History & Biography
Rogues, romantics and rebels - character studies of locals since the eighteenth century
Marylebone has been home to its fair share of rogues, villains and eccentrics, and their stories are told here. Over the past 10 years the Marylebone Journal has printed historical essays on the people, places, and events that have helped shape the character of the area. The essays have been grouped into themes of: history, politicians and warriors, culture and sport , love and marriage, criminals, science and medicine, buildings and places, and the mad bad and dangerous to know ‒ those whose stories don't fit a convenient box but are too good not to tell.
10 Steps to Stable Financial Markets
Much has been written and spoken about the lessons learned from the financial crisis of 2009. In this book, we list the lessons not learned before the financial crisis. The purpose of this book is to demonstrate that the theoretical and intellectual frameworks for regulating financial systems that had been available since at least 2001 could have prevented the systemic failure in the United States that led to the collapse of global credit markets in 2008.
State, Power and Tax Policy
This book is about two things: tax and power.
This book explores the complex dynamics of the debates which inform tax policy, the interaction between tax and power and how power relations between various groups in society and between individuals and the state are manifested through tax system. This helps to explain why the rules, procedures and practices are all formulated to suit their interests of the most powerful groups in society.
WHAT MAKES AN OPERA SINGER?
And where in the making of a performance is the identity of the singer themselves?
Linda Kitchen goes behind the scenes with prominent voices who have valuable insight about the world of opera, discussing what it means to be a performer, how they got into the profession and how who they are affects how they perform.
Illustrated with photos of the artists in places that lend meaning to their lives by renowned photographer Nobby Clark.
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The First Lady of Wall Street
Hetty Howland Green (1834-1916), born Hetty Howland Robinson, and known in her later years as “The Witch of Wall Street”, was born in the whaling town of New Bedford, Massachusetts to Quaker parents. This biography charts Hetty Green’s extraordinary ascent up the pyramid of wealth to a point where, in the earliest years of the twentieth century, she was being identified as the richest woman in America.
The first in a series of brief biographies of significant tycoons, this is an insight into the life and methods of one of the earliest and most influential business women in the US. It examines the source of her wealth, and her method of building upon that. It also profiles those who helped or thwarted her along the way.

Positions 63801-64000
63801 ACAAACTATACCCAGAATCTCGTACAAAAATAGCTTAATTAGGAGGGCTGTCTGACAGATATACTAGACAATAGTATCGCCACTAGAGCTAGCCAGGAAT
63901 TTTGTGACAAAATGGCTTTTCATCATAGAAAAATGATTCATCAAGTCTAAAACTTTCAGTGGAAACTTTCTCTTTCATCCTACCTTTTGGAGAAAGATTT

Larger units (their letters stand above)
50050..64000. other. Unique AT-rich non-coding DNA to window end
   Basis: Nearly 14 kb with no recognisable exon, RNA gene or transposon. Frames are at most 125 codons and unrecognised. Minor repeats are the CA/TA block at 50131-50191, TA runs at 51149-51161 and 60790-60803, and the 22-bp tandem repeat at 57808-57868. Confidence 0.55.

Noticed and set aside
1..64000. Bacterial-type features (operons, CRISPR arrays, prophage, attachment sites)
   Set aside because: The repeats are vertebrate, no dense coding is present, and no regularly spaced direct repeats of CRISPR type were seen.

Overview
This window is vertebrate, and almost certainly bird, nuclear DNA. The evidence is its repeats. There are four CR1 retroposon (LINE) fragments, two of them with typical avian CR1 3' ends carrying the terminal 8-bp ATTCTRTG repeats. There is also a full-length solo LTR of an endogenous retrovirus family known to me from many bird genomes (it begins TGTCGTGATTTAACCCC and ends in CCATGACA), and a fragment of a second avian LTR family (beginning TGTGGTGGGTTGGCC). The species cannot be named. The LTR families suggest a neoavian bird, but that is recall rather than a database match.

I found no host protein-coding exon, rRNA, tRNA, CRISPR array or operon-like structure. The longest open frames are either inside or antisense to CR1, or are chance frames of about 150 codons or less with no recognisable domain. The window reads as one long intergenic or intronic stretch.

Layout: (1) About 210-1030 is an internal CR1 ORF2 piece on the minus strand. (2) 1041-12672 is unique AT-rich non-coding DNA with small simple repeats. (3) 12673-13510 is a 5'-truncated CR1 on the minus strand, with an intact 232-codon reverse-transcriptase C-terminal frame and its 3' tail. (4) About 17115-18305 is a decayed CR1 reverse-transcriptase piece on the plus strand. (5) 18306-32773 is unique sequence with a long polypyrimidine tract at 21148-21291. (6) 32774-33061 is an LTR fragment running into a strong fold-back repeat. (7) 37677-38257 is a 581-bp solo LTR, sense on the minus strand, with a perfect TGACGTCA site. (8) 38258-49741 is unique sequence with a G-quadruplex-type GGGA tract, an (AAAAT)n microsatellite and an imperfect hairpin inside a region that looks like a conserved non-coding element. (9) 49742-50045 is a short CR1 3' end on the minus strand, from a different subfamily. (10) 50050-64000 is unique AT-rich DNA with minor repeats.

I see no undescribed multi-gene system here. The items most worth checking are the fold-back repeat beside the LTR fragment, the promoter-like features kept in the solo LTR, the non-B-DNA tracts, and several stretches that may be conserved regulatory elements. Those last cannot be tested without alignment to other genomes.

130 pages. Includes a family tree, further reading, timeline and index.
Wall Street's Failure to Deliver
Rigged financial markets and hopeless under-regulation on Wall Street are not new problems. In this book, Susanne Trimbath gives a sobering account of naked short selling, the failure to settle, and her efforts over decades, trying to get this fixed. Twenty-five years ago, Trimbath was working “backstage at Wall Street” when a group of corporate trust specialists told her about a problem in shareholder voting rights. When she went to senior management at Depository Trust Company (DTC), then and still the largest securities depository in the world, they brushed it off saying, “You can’t balance the world.” Ten years later, a lawyer from Texas would tell her that the same problem was about to blow up the financial markets: Wall Street brokers are using short sales and fails to deliver to grab the assets of American entrepreneurs. This is a cautionary tale. What started as a regulatory failure turned into a regulatory crisis. Shareholder democracy is in shambles. The institutions that were established to correct a problem of trade settlement failures have instead exacerbated the problem. Global financial markets may not survive what comes next.
The meek shall inherit the Earth – but not its mineral rights
Jean Paul Getty (1892-1976) - a powerful, oil tycoon who was at one point the richest man in the world, with a private life described as ‘bizarre beyond belief’, but what drove him and shaped the man he was?
The author looks at the difficulties Getty had in interacting with others on a personal level, and why many have portrayed Getty as living a solitary, even lonely life, despite being surrounded by guards, staff, visiting business colleagues and female companions. Instead he suggests that Getty's fortune was to serve as the central foundation of his life. His need to create, defend and expand that fortune – all of which he successfully did – is key to understanding his life.
the lives of John Jacob Astor, Cornelius Vanderbilt, Andrew Carnegie, John D. Rockefeller, Henry Ford and Joseph P. Kennedy
John D Rockefeller. Cornelius Vanderbilt. Andrew Carnegie. John Jacob Astor. Henry Ford. Joseph P Kennedy.Even today, long after their deaths, the names of these six men continue to be associated with wealth and power.When they were alive, they dominated their worlds as fewmen had done before, and few have done since.
America's Great Depression
This book covers the turbulent period of 1921 to 1942 in America's history, which went from the Roaring Twenties to the Great Depression and recovery via the New Deal. It introduces us to the key figures and reveals the impact which the Great Depression had on the American people.
Will be of value to GCSE, AS and A level history students looking for an accessible account of the Great Depression.